While hunting gorillas in the great forest of the French Cameroun during February, 1930, I had a camp about fifteen miles from the nearest negro habitation; I had just finished a rather late luncheon, and was talking with some of my eight or ten negro companions, when two men walked into camp.
To my companions they said “Embolo” as a greeting, but to me they said “Morning,” this being in the Pidgin English of the Cameroun the proper greeting, regardless of the hour of the day or night. One of these men carried in his arms a baby chimpanzee.
The little creature weighed about ten pounds; the skin on her face, ears, hands, and feet, was a rich tan color, but on her body beneath the hair the skin was as white as it is on a white man’s scalp. Her hair was black, fairly coarse, straight and rather long, very long on her cheeks, where it grew down like side whiskers below the level of her chin. The only hairs that were not black were the short, inconspicuous, fine ones about the front part of her lips and mouth, and a tuft of longer coarse hairs that stuck out in the position of a tail. There was a small bald or bare area on her forehead just above the supra-orbital ridges, a character of the particular variety of chimpanzee to which she belonged.
I approached the man who held her and put out my arms. The little animal looked at me a moment, then stretched her arms toward me and I took her. She grasped me tightly as if she feared she might fall. She looked at me curiously for a moment and then stroked the hair on my bare arm. She seemed to sense that I was unlike the black natives, the only other humans she had seen.
I asked the man how he happened to come to my camp, to which he replied that in passing along the road at Djaposten, he had been told that I was looking for gorillas and chimpanzees and might buy the one he had. He had shot the mother of this baby chimpanzee with a poisoned dart from his crossbow while he was following a trail far away to the east between Yukaduma and Molundu. The mother chimpanzee had been eaten by him and his companions. He had kept the little one for about a month and had fed her on whatever she would eat of their food; including cassava, plantains, bananas, sweet potatoes, calladium, peanuts, maize, and papayas. The little animal was thin, however, and I was not at all sure that I would be able to keep her alive. I bartered in true native fashion for some time, through an interpreter, but as I considered the price too high, I refused to pay it. After the men had left, I heard the interpreter make some remark about the price, and I said,
“Why, that was the sum I told you to tell him I would pay.”
He replied, “I thought you meant a hundred francs less than that.”
I sent him running after the men and a few minutes later they returned; the baby chimpanzee was given to me; they took the money and departed without a word.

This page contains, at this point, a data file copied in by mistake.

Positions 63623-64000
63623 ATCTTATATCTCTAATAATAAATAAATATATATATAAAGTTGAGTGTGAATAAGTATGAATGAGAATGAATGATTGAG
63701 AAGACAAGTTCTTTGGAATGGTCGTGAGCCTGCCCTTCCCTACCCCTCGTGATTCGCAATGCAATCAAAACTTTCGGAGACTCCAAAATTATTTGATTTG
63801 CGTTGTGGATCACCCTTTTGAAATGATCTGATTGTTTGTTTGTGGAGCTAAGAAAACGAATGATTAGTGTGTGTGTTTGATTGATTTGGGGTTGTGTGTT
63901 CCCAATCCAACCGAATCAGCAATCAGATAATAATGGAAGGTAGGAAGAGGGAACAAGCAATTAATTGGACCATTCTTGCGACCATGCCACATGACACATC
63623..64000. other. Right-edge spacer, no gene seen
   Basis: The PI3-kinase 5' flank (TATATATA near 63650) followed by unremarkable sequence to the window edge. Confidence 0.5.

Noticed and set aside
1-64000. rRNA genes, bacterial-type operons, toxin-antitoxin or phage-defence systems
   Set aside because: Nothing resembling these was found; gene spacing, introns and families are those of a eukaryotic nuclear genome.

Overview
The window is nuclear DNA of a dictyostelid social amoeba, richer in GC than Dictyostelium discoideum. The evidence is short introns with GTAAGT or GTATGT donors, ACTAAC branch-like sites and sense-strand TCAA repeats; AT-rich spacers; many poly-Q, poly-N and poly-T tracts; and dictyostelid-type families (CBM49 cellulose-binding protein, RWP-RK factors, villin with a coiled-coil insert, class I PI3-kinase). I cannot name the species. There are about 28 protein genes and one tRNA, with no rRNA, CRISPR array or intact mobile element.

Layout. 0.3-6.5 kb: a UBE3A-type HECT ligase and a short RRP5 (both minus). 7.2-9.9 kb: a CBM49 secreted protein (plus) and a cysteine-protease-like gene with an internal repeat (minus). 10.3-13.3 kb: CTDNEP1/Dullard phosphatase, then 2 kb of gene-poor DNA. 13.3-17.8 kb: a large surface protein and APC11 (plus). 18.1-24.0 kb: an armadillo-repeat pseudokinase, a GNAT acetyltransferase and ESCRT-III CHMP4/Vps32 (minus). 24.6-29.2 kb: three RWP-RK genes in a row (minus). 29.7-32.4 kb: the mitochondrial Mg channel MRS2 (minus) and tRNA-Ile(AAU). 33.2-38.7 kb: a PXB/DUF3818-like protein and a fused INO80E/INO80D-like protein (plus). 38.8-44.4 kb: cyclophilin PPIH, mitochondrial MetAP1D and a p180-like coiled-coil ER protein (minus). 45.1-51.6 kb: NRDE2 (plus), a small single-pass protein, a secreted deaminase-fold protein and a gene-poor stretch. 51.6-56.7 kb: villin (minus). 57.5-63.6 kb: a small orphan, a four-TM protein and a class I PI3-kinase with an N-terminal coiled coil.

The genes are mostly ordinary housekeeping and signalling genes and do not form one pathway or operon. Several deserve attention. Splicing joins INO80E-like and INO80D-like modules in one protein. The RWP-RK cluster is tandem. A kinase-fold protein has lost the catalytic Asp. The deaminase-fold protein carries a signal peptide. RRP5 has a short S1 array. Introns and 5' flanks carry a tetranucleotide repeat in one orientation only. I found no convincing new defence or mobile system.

I played with the animal a short time and she seemed to take a fancy to me, for when I started off through the forest to hunt, she attempted to follow me, and screamed when I turned her over to Samkum. Sankum was a boy about twelve years old, an orphan, who had adopted my camp as his home.
The little chimpanzee was spoken of as “mon a waa,” which means in the Bulu language “the child of a chimpanzee.” She was never fastened or caged and seemed perfectly happy to play about camp with Samkum. He became her chief companion and they played tag for hours on the tall saplings and lianas that overhung the little space we had cleared in the heavy forest. At this time I had four dogs in camp and I feared they might harm her, but in a few days Opat, the youngest of the dogs, had become well acquainted with her, and thereafter joined the play every day. The older dogs, however, simply growled and walked away when she approached.
If she were not given sufficient food, she ate leaves and buds of certain trees growing within a few yards of camp. When we shifted camp, Samkum carried her pickaback, her hands over his shoulders and her feet on his waist. One day when we broke camp; I sent Samkum on ahead with her; an hour later I came up with them, the little chimp sitting in a sapling and Samkum sitting on the ground crying. He said the “mon a waa” wanted to get down from his shoulder and when he did not let her; she bit him on the neck. She was simply tired of being carried, but if he attempted to walk off and leave her she screamed and followed after him. I carried her some distance and then showed him how to carry her in a sling of cheesecloth on his back. After she had been carried pickaback for a considerable length of time, her hands would be so tired that she could not walk on her knuckles in the usual manner, but would either move about resting on her wrists and the backs of her hands or on the whole of her forearms. This fatigue passed off in a short time.